Dec 07


In the bigger picture, it’s pretty insignificant, but one of the most thought-provoking things about Uncharted 3, to me, was the chandelier on the pirate ship.

I have to imagine a large-ish group of people spent a great deal of time creating the thing, from visual design to how it’d actually function in gameplay. Their time and effort certainly paid off, as the final product looks beautiful and makes for a thrilling, memorable set piece — maybe it’s not a definitive “trailer moment,” like the cargo plane, or the crashed train from Uncharted 2, but it delivers nonetheless.

Still, though the time you spend with the chandelier is awe-inspiring, it’s also fleeting — all in all, you spend maybe 20 to 30 seconds interacting with it (a bit longer, I suppose, if you die in the process). The chandelier is an exhilarating action moment, but it blends right into the background in a game defined by a constant stream of exhilarating action moments.

Am I trying to say that the developers’ hard work is cheapened or stripped of meaning because of this? No, I don’t think that’s quite it. It certainly highlights how overwhelming today’s world of video game development is, especially compared to that of a few years ago, but that hardly needs saying.

For me, it brings to mind that one scene in the Disney Atlantis movie where they come across this ancient pillar, about which the main character’s all like “wow, this must have taken x years to build!” And the demolitions guy just blows it up, and quips, “I made a bridge, took me what, like five seconds?” Is that really relevant? Well, a little bit. You could realistically argue that Nathan Drake spends the bulk of three video games (maybe more, I haven’t played the PSP/Vita spinoffs) being that demolitions guy — and in a way, you, the player, are that same guy. “That game that (maybe) hundreds of talented people spent months stressing over to ensure it’d turn out just right, and achieve what it set out to do? Yeah, I played it. It was all right, I guess. Hey, did you pre-order Watch Dogs yet?”

Dec 02

Fighting Game Plot A: Evil person/thing hosts fighting tournament; fighting ensues.

As seen in: Street Fighter, Tekken, King of Fighters, Mortal Kombat

Fighting Game Plot B: Several bizarre and/or super-powered individuals happen to be in the same small vicinity or drawn to a common goal (possibly winning a fighting tournament); fighting ensues.

As seen in: Guilty Gear, Melty Blood, Arcana Heart, BlazBlue, Super Smash Bros.

Fighting Game Plot C: Hard to say, as whatever it is makes absolutely no sense under scrutiny, but fortunately, no one playing it really cares.

As seen in: All of the above, plus every fighting game ever

Nov 15


Nov 11

FTL: Faster Than Light Advanced Edition →

Excellent! I can’t wait to spectacularly fail to cross the galaxy, thus meeting a gruesome end from catastrophic explosions and oxygen deprivation. Continue to do so, I mean.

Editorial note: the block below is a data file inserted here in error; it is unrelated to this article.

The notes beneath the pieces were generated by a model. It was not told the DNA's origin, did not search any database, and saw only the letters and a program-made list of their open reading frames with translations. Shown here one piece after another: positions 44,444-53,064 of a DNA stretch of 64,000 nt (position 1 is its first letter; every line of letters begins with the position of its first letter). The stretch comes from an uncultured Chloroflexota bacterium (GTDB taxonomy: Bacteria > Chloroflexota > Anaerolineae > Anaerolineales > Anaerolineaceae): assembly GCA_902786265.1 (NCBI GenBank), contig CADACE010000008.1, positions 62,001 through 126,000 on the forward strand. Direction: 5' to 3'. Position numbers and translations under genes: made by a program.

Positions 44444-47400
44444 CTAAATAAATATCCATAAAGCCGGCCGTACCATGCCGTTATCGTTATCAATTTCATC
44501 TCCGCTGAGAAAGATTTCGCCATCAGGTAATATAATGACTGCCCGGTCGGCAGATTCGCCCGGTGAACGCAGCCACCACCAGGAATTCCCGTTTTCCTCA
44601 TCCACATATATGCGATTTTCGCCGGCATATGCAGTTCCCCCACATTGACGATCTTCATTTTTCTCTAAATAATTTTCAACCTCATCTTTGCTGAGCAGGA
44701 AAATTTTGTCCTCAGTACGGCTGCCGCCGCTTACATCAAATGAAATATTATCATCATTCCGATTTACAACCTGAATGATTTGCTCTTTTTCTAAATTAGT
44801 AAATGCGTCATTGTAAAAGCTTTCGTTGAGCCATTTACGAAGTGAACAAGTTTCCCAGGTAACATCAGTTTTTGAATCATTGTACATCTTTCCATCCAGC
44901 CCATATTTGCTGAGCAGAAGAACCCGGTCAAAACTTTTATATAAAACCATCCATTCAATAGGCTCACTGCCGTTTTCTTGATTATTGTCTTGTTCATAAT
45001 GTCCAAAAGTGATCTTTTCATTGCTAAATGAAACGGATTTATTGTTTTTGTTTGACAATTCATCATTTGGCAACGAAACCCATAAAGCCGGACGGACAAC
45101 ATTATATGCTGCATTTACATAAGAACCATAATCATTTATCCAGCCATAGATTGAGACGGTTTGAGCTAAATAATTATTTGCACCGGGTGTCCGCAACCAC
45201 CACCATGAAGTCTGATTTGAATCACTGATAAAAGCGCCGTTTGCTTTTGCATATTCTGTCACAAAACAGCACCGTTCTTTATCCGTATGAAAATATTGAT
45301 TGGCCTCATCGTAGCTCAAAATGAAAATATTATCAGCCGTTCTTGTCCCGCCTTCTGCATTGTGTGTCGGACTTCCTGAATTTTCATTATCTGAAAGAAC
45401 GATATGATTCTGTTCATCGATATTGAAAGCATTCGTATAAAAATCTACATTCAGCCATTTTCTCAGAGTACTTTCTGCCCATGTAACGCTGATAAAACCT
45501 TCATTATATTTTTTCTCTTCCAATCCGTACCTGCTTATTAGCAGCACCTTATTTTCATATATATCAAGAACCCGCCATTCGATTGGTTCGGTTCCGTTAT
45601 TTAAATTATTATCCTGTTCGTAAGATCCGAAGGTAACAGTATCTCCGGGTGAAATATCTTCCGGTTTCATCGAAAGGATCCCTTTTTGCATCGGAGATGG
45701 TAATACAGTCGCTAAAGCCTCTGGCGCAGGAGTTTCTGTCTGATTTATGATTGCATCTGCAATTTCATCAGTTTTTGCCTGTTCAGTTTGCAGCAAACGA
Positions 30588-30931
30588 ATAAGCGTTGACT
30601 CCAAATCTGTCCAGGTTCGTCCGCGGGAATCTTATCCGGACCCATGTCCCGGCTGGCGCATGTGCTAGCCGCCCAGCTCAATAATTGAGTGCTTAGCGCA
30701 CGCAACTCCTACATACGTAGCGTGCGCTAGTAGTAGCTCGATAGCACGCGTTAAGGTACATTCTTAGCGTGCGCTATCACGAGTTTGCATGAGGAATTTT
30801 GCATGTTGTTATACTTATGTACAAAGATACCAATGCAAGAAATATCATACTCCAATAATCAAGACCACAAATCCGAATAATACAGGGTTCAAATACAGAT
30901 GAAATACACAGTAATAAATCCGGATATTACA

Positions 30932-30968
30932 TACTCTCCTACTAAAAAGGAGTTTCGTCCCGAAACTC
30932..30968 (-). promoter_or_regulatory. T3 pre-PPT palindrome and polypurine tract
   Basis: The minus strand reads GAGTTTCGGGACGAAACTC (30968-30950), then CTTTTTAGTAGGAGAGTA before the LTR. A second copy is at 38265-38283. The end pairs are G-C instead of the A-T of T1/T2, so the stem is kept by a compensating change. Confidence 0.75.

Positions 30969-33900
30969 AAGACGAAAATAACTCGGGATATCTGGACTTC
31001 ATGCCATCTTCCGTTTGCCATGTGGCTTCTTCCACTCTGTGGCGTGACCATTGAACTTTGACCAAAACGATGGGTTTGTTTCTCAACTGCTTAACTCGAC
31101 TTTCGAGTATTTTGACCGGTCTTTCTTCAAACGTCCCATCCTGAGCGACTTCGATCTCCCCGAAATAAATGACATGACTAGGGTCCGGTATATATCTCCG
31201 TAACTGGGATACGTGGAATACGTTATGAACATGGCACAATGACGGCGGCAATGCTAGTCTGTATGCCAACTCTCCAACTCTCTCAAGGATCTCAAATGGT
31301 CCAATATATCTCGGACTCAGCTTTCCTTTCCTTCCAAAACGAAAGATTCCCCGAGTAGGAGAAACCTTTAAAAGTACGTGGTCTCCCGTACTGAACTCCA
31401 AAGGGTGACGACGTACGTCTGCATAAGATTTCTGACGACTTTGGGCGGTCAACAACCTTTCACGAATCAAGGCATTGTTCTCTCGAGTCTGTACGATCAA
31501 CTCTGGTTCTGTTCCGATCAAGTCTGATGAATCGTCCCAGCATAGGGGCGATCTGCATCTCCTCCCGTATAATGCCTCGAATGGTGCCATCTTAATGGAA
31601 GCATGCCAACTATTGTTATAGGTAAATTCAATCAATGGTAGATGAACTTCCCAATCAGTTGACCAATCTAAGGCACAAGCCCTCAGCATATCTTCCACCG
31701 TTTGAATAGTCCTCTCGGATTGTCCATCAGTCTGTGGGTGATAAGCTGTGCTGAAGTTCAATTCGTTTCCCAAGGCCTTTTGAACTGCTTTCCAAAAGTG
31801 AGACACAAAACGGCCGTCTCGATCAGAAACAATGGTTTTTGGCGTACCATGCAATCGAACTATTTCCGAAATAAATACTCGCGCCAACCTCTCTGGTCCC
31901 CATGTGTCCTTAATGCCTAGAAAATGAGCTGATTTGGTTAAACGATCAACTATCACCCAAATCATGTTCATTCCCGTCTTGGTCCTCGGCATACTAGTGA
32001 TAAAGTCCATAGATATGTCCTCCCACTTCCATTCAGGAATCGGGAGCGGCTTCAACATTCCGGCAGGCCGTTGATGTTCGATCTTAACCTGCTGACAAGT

Nov 10



Nintendo Power #43, December 1992 - The Death of Ganon!

Follow oldgamemags on Tumblr for more awesome scans from yesteryear!

The comics were always my favorite part.

Nov 07


Kill Yourself Repeatedly To The Tune Of Chaos In Extreme Exorcism

I’m astounded by the cleverness of this deceptively-simple game. Many times while playing, I got hit and cursed at my killer to vent — my anger quickly faded when it dawned on me that I was cursing at myself.

I’m not sure how it would work, but a multiplayer version of this could potentially be super insane.

Oct 27
Oct 26
Oct 25
Oct 17


After reading what everyone had to say, not only am I still not interested in playing a Pokemon game, but I’m even more convinced than I was before. I thought maybe my impressions of the series were skewed, or I wasn’t being fair, but now having heard all the same things I thought I wouldn’t like about it used touted as selling points by fans, I’m pretty comfortable staying away. Some of you had interesting points, and a few things that could intrigue me, if they weren’t so completely overshadowed by everything else I’ve ever heard. Below is an (admittedly edited) sample of some of the things y’all said that, just so you know for the future, will never make me want to play a game.

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I agree that many of these are terrible reasons to play or enjoy a video game, but the comments about competitive/min-maxing/etc. play raise an interesting point about Pokemon’s flexibility. I feel like EV training, breeding, and so forth suck the fun out of the game, and only emphasize its worst quality, i.e. its repetitiveness, but I think it’s cool that there are mechanics in place to allow it without actively encouraging the player to do it. If players want to min-max and compete, they’re free to, but if they don’t, they’re not in any way punished or handicapped for it (unless they decide to try playing against people, which is a whole ‘nother can of worms). While it’s not itself a reason to play the game, necessarily, I think it makes for an interesting distinction compared to other JRPGs.